Table 5B.2 Thermal resistance Rf (m2K/W) needed to achieve given U-value for basement floors Average depth of basement (m)
A

Thermal resistance (Rf) needed to achieve indicated U-value 0.9
B

0.8
C

Perimeter to area ratio of floor (P/A) 0.7 0.6 0.5 0.4
D E F G U = 0.45 W/m2K for basement floors

0.3
H

0.2
J

1 2 3 4 5

0.5 1.0 1.5 2.0 2.5

1.07 0.89 0.72 0.54 0.36

1.00 0.82 0.64 0.47 0.29

0.91 0.73 0.55 0.38 0.20

0.79 0.60 0.43 0.25 0.08

0.62 0.44 0.26 0.08 *

0.39 0.19 0.00 * *

0.01 * * * *

* * * * *

U = 0.35 W/m2K for basement floors 6 7 8 9 10 0.5 1.0 1.5 2.0 2.5 1.70 1.53 1.35 1.18 1.00 1.63 1.45 1.28 1.10 0.93 1.54 1.36 1.19 1.01 0.84 1.42 1.24 1.06 0.89 0.71 1.26 1.07 0.89 0.71 0.54 1.02 0.83 0.64 0.46 0.28 0.64 0.43 0.23 0.04 * * * * * *

U = 0.25 W/m2K for basement floors 11 12 13 14 15 0.5 1.0 1.5 2.0 2.5 2.85 2.67 2.50 2.32 2.14 2.77 2.60 2.42 2.25 2.07 2.68 2.50 2.33 2.15 1.98 2.56 2.38 2.20 2.03 1.85 2.40 2.21 2.03 1.86 1.68 2.17 1.97 1.78 1.60 1.42 1.79 1.57 1.37 1.18 1.00 1.07 0.83 0.60 0.39 0.19

Simplified method Rf = 1/Ureqd - 1/Uo * The uninsulated floor has a U-value equal to or less than the indicated U-value.

5B.3 5B.3.1

U-VALUES OF BASEMENT WALLS Table 5B.4 gives U-values of basement walls as a function of the average basement depth Ha, and the thermal resistance Rw of the basement walls. Linear interpolation should be used to obtain intermediate values. In the calculation of Rw include the resistance of all layers in the basement wall, including masonry. However, do not include the surface resistances, as their effect is already incorporated in the U-values given in Table 5B.4. If any of the layers are bridged (eg by timber studding, or by mortar joints between low-density blocks), Rw must be determined by a proportionate area calculation. The average depth of the basement may be determined by using the equation in paragraph 5.1.9.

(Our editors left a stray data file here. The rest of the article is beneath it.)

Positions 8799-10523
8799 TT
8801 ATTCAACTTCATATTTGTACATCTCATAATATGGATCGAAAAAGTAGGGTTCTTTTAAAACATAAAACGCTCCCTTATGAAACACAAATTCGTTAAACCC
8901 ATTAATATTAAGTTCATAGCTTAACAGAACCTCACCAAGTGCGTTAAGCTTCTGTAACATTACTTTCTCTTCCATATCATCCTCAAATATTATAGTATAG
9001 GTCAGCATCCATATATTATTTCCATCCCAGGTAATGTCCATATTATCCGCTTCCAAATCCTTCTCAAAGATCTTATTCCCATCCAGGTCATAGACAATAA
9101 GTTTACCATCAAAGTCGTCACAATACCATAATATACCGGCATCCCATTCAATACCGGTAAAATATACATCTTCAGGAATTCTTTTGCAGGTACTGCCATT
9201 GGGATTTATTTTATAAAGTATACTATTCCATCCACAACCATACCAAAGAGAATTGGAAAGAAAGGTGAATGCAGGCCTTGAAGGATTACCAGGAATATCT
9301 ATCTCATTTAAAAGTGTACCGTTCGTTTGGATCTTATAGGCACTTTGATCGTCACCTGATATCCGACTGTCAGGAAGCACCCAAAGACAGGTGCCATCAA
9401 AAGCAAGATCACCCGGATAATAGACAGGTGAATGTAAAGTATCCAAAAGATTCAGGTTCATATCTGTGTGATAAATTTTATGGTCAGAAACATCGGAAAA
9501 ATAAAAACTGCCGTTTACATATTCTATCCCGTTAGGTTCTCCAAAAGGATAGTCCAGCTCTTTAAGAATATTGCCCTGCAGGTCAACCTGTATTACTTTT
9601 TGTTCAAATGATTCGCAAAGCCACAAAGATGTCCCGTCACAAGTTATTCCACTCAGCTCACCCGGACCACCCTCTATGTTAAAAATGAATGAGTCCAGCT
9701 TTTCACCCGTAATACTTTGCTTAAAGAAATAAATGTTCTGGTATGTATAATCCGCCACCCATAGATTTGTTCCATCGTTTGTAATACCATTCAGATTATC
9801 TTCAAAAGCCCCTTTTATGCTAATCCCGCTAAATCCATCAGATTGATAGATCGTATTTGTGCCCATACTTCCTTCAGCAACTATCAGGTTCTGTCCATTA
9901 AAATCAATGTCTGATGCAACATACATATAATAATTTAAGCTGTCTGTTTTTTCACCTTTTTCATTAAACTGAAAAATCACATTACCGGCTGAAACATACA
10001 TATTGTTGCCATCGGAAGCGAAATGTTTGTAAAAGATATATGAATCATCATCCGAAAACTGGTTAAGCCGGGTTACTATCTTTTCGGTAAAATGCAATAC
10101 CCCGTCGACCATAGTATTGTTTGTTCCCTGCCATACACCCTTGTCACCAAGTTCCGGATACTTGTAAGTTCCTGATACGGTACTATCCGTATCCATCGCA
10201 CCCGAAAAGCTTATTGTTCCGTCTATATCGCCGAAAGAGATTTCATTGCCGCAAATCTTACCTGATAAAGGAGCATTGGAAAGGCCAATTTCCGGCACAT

5B.3.2

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Table 5B.3 Thermal conductivity of some common building materials Material Density (kg/m3) Thermal conductivity (W/mK)
1.13 0.41 0.15 0.14

Floors Cast concrete Screed Wood chipboard Wood blocks Walls Brickwork (outer leaf) Brickwork (inner leaf) Cast concrete (dense) Cast concrete (lightweight) Concrete block (heavyweight) Concrete block (mediumweight) Concrete block (lightweight) Normal mortar Surface finishes Cement render Dense plaster Lightweight plaster Calcium silicate board Fibreboard Plaster board Timber Insulation Expanded polystyrene (EPS) slab Mineral wool quilt Mineral wool slab Phenolic foam board Polyurethane board

2000 1200 700 650

1700 1700 2100 1200 2300 1400 600 1750

0.84 0.62 1.40 0.38 1.63 0.51 0.19 0.80

1300 1300 600 875 300 950 650

0.50 0.50 0.16 0.17 0.06 0.16 0.14

* * * * *

* * * * *

Note: * For insulation, use certified test results. If they are available for other materials, test results should be used in preference to the values given in the table.

Table 5B.4 U-values (W/m2K) of basement walls Thermal resistance, Rw' of basement wall (m2K/W) 0.5
0.5 1.0 1.5 2.0 2.5 1.02 0.66 0.49 0.39 0.32